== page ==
On a special edition artist cover for Document Issue 16, Abloh explores the shifting meaning of luxury
The fashion industry is undergoing an existential shift as a result of the coronavirus pandemic. “Authenticity,” “community,” and “sustainability” have gone from talking points to survival techniques. Some luxury brands are officially splitting with the four-season fashion calendar. (Others are being courted by Amazon.) Speaking to Virgil Abloh, artistic director of Louis Vuitton and founder of Off-White, you’re reminded he has always approached fashion as an exploration of what clothes mean to us, as individuals and as part of a wider community. (“I’m not even that into clothes, to be honest,” he confessed to Anne Pasternak in 2018, shortly after he was appointed artistic director of Louis Vuitton.) The special connection Abloh has established with customers can only arise organically, even in normal times—nevermind during a perfect storm of sinking retailers and slashed disposable incomes. Still, even the man behind the ‘world’s hottest brand’ for the third consecutive quarter can’t predict what we’ll want to wear tomorrow. All Abloh can guarantee is that he’ll never have a shortage of ideas to put out into the world.
“Life is what it is, you know—we don’t have control over these macro issues,” Abloh mused over the phone on a recent weekday afternoon, from somewhere outside of Chicago. “So my mentality remains the same. I’m still optimistic and exuberant and excited about the future, and I think this is the time for creatives to define what the future is.” For Document’s Spring 2020 issue, Abloh created a staged photograph titled The glass is half full, always, in which he carries a chair and axe across the wooded countryside, dressed in full camouflage and muddy boots. Placed on top of the photo is a receipt from a German grocery chain near his studio in London, signaling a collapsing of space and a freezing of time. “When fashion once needed fashion to make fashion images, in this time, that rationale has been reduced to necessity,” Abloh says in his artist statement. “This moment of time is a line drawn in the sand.”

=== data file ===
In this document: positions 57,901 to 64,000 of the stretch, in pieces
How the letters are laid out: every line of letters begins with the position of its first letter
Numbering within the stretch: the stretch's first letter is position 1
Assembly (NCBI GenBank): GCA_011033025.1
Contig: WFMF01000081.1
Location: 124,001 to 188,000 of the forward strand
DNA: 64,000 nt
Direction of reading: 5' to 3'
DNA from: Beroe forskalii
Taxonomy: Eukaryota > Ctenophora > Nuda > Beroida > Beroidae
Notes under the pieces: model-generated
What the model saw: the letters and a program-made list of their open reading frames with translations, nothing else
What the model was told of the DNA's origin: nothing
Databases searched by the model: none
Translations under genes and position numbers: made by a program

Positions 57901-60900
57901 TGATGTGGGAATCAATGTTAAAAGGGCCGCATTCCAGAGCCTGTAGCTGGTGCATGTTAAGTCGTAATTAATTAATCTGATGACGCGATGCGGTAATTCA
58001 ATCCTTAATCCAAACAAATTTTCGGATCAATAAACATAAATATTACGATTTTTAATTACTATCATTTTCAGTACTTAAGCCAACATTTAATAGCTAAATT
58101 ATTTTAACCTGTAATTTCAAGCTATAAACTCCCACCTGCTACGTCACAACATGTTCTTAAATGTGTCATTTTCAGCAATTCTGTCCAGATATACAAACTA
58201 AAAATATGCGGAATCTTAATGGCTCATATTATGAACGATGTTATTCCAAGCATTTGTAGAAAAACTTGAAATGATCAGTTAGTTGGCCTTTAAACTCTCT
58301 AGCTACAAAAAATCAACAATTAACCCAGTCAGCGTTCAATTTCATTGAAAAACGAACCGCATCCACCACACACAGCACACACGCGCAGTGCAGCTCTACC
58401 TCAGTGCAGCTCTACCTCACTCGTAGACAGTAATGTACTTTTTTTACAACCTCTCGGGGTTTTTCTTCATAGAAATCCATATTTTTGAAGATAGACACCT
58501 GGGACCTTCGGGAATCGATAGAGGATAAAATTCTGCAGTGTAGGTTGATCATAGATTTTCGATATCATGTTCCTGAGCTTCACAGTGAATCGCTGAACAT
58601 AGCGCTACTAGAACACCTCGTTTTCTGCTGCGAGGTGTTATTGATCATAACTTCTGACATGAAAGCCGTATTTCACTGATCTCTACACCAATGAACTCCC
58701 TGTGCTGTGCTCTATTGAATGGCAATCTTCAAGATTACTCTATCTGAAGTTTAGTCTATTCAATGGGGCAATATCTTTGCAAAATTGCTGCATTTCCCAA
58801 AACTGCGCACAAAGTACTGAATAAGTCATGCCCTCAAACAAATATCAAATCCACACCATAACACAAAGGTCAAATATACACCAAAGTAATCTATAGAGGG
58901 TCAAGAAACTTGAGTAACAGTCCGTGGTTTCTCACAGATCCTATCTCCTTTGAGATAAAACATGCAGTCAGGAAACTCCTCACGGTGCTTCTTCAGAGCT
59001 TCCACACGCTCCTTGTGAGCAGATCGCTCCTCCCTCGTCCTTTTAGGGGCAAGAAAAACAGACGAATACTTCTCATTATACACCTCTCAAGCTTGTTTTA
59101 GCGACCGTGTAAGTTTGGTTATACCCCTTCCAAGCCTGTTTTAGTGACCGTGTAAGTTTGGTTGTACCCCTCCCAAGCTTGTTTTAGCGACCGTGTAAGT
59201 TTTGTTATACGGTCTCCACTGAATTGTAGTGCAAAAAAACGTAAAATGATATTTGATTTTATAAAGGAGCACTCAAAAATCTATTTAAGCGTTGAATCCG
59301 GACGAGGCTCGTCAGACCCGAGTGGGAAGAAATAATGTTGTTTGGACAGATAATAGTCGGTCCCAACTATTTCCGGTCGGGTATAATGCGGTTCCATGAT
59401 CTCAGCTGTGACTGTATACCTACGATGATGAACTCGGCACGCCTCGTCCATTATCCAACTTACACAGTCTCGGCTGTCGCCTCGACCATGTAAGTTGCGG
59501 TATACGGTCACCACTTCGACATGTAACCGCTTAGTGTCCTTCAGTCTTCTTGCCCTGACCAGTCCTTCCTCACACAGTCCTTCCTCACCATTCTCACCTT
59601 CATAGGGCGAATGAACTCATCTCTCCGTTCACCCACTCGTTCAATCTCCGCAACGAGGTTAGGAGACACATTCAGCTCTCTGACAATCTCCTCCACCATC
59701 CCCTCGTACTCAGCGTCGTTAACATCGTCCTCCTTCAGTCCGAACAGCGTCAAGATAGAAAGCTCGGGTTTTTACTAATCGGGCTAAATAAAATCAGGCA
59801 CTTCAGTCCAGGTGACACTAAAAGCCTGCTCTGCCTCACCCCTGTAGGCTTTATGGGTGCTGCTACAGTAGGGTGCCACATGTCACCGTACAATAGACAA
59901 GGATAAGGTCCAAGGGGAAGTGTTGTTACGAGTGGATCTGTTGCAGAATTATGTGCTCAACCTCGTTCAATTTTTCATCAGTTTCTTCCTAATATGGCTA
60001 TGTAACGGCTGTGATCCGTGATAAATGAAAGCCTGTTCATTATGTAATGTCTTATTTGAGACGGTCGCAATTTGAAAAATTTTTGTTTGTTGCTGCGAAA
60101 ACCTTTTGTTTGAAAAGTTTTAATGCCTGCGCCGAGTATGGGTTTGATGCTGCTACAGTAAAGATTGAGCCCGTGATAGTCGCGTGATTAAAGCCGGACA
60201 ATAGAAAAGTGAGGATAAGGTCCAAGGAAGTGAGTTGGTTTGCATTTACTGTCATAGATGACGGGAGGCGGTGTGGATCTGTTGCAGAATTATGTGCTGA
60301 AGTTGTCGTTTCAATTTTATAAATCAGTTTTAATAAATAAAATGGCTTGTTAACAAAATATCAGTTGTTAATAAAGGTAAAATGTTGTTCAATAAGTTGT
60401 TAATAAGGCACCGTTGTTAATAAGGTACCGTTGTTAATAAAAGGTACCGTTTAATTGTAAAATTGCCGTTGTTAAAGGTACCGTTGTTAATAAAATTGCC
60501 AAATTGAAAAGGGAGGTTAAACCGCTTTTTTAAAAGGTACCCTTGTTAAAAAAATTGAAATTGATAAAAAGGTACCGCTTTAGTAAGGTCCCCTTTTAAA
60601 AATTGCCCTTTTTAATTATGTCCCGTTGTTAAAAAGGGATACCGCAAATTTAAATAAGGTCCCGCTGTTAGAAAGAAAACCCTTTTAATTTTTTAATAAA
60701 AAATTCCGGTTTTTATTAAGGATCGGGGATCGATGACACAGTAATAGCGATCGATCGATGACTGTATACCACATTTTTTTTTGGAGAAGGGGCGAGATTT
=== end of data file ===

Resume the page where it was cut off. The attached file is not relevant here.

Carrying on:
Here Abloh tells Document what makes a ‘fashion image,’ and why now is a time for challenging the status quo.
Hannah Ongley: What was your starting point for this work? Was there anything in particular about this moment in history that you wanted to address?
Virgil Abloh: Yeah, I think it was about making an image that was distinctly ‘now.’ I love the sort of dystopian feel of it, you know—shooting it myself in the countryside here, and I just love the juxtaposition between, on one hand, I have an axe, in the forest, and in the other hand is a Donald Judd chair that I have at my home. The axe is from the artist Sterling Ruby, who’s a friend of mine, and I thought that made a nice composition and a dystopian atmosphere. As a marker of our current time, it’s a receipt from a grocery store from my studio on the date that the photo was taken.